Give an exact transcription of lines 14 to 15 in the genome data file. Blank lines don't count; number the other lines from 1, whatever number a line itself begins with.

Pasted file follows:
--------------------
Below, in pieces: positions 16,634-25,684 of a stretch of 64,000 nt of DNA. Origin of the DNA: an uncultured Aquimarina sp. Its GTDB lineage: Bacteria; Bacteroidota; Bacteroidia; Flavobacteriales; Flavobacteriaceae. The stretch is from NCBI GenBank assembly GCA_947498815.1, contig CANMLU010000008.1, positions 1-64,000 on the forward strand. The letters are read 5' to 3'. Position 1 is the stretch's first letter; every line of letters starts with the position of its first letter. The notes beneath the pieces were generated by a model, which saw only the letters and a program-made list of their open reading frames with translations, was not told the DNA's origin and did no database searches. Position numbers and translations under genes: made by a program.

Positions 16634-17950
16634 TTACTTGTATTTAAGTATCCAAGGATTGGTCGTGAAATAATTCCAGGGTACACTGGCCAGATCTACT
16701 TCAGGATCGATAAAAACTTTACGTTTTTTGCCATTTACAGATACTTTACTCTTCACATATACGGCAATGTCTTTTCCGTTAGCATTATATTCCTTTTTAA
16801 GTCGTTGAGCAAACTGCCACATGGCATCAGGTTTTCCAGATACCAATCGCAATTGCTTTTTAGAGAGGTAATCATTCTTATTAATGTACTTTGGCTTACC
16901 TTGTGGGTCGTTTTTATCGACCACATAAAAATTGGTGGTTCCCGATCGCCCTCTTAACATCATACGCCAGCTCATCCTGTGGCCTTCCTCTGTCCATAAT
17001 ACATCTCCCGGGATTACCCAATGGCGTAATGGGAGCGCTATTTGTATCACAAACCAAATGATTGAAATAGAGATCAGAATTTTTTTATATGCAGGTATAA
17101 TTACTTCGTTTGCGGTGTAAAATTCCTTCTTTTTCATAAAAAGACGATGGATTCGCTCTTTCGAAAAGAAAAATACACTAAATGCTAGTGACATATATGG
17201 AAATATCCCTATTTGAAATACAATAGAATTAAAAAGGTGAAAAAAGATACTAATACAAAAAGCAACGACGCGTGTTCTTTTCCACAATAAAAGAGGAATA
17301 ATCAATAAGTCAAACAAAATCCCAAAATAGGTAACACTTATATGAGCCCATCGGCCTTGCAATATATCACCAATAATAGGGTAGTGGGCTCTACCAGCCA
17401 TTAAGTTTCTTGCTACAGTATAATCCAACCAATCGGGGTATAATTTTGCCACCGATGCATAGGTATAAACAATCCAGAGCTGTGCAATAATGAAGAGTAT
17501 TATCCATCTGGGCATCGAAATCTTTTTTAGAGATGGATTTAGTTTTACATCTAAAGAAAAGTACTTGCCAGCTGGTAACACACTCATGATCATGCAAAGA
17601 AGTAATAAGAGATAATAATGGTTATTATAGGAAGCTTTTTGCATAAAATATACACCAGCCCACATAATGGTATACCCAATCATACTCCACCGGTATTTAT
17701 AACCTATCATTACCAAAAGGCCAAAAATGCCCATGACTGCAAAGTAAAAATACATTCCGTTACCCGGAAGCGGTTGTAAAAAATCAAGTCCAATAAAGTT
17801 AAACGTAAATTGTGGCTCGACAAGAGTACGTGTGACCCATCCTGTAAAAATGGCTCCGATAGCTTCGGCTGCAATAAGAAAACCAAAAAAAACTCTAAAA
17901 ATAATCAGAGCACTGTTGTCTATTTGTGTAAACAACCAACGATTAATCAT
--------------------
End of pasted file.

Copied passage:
17701 AACCTATCATTACCAAAAGGCCAAAAATGCCCATGACTGCAAAGTAAAAATACATTCCGTTACCCGGAAGCGGTTGTAAAAAATCAAGTCCAATAAAGTT
17801 AAACGTAAATTGTGGCTCGACAAGAGTACGTGTGACCCATCCTGTAAAAATGGCTCCGATAGCTTCGGCTGCAATAAGAAAACCAAAAAAAACTCTAAAA